Biologists in Newfoundland and Labrador will be keeping a close eye on bat populations over the winter months, due to a fungal disease that has decimated the winged mammals in eastern North America.
White-nose syndrome was first discovered in a New York cave in 2006.
'They actually held an emergency assessment meeting to look at these three species that are being affected by white-nose syndrome. So they deemed it an emergency.' - James Pagé of the Canadian Wildlife Federation
Since then, the mysterious disease has killed six-million bats.
Corner Brook biologist Allysia Park, who is coordinating a response to the disease for the Canadian Wildlife Health Cooperative, said there's no evidence that the disease has arrived in Newfoundland and Labrador.
The syndrome has nearly wiped out three bat species in the Maritime provinces.
Park speculates the province's relative isolation has kept the disease out — but she's worried about the ecological impact if bats also start dying in this province.
"One little brown bat, which we do have here in Newfoundland and Labrador, can eat up to a kilogram of insects in one summer. So with six million bats dead, that's 6,000 tonnes of insects that are no longer getting eaten," Park told CBC.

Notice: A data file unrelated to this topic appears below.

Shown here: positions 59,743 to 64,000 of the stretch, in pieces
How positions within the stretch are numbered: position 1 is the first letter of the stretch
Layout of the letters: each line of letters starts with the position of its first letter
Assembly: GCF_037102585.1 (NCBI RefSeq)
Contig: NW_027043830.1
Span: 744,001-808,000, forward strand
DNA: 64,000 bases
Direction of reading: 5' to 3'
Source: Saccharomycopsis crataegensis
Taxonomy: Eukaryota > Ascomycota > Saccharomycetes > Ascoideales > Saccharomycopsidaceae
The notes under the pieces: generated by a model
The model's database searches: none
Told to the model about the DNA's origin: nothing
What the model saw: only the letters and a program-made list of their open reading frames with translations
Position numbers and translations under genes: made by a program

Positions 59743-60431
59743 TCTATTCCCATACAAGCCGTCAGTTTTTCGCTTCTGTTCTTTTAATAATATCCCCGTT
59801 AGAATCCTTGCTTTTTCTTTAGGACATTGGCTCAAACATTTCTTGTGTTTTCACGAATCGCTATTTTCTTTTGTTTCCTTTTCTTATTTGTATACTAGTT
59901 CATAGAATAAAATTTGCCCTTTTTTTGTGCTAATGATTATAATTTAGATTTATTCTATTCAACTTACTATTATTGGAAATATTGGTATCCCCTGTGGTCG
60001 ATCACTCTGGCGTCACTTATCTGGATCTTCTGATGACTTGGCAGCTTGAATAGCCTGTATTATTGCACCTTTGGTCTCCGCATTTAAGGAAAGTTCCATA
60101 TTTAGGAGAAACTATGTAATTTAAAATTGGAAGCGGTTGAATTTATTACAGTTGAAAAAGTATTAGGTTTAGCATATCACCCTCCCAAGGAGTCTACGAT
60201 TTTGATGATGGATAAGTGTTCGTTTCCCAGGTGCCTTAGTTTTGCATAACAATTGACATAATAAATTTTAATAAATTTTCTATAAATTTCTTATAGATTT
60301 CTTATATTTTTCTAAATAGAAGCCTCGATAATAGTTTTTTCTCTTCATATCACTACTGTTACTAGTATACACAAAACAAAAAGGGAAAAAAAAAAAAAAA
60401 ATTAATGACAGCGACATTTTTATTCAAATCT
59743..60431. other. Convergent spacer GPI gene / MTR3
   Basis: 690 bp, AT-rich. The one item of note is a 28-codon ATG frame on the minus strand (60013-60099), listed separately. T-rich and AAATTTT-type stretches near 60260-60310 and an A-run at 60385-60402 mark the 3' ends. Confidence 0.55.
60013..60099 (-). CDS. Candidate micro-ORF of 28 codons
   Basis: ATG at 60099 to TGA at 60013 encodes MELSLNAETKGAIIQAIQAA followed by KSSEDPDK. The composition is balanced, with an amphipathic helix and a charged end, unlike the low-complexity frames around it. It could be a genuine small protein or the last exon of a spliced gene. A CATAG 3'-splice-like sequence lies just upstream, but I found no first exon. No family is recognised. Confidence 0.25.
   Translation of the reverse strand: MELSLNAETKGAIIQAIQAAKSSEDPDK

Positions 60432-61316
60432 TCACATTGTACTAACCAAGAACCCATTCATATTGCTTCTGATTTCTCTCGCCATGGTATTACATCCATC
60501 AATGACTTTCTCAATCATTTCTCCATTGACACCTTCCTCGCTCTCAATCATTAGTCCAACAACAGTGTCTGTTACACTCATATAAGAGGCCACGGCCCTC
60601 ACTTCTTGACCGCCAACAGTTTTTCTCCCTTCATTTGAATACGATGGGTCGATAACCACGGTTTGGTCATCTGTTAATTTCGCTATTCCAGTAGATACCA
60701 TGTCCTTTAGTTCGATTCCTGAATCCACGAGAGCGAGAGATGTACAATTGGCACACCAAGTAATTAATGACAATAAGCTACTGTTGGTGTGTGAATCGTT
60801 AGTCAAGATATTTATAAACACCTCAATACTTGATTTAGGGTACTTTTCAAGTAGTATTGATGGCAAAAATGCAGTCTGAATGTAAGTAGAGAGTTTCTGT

She said bats hibernate during the winter, so if they're seen outside in the winter months, there's something wrong.
"We really need people to get out there and to look for bats. So, if people are out on their Ski-doo, or they're snowshoeing and they see a bat flying during the day, that's a really good indication that that bat is sick. We really want people to report any sightings of sick or dead bats to their local wildlife office," she said.
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James Pagé, with the Canadian Wildlife Federation, said the federal government has yet to protect bats under the Species at Risk Act.
Scientists agreed two years ago that three bat species are critically endangered.
"They actually held an emergency assessment meeting to look at these three species that are being affected by white-nose syndrome. So they deemed it an emergency," said Pagé.
Pagé said federal legislation would be the first step to saving the bats.
'One little brown bat, which we do have here in Newfoundland and Labrador, can eat up to a kilogram of insects in one summer. So with six million bats dead, that's 6,000 tonnes of insects that are no longer getting eaten.' - Biologist Allysia Park
"An action plan is then also developed by the federal government on specific activities on the ground, that need to take place in order to carry out this recovery strategy. So that's a much-needed piece that we're looking for right now."
Environment Canada officials have said they still need more information about bat populations before they can act.
The disease continues to spread to central Canada.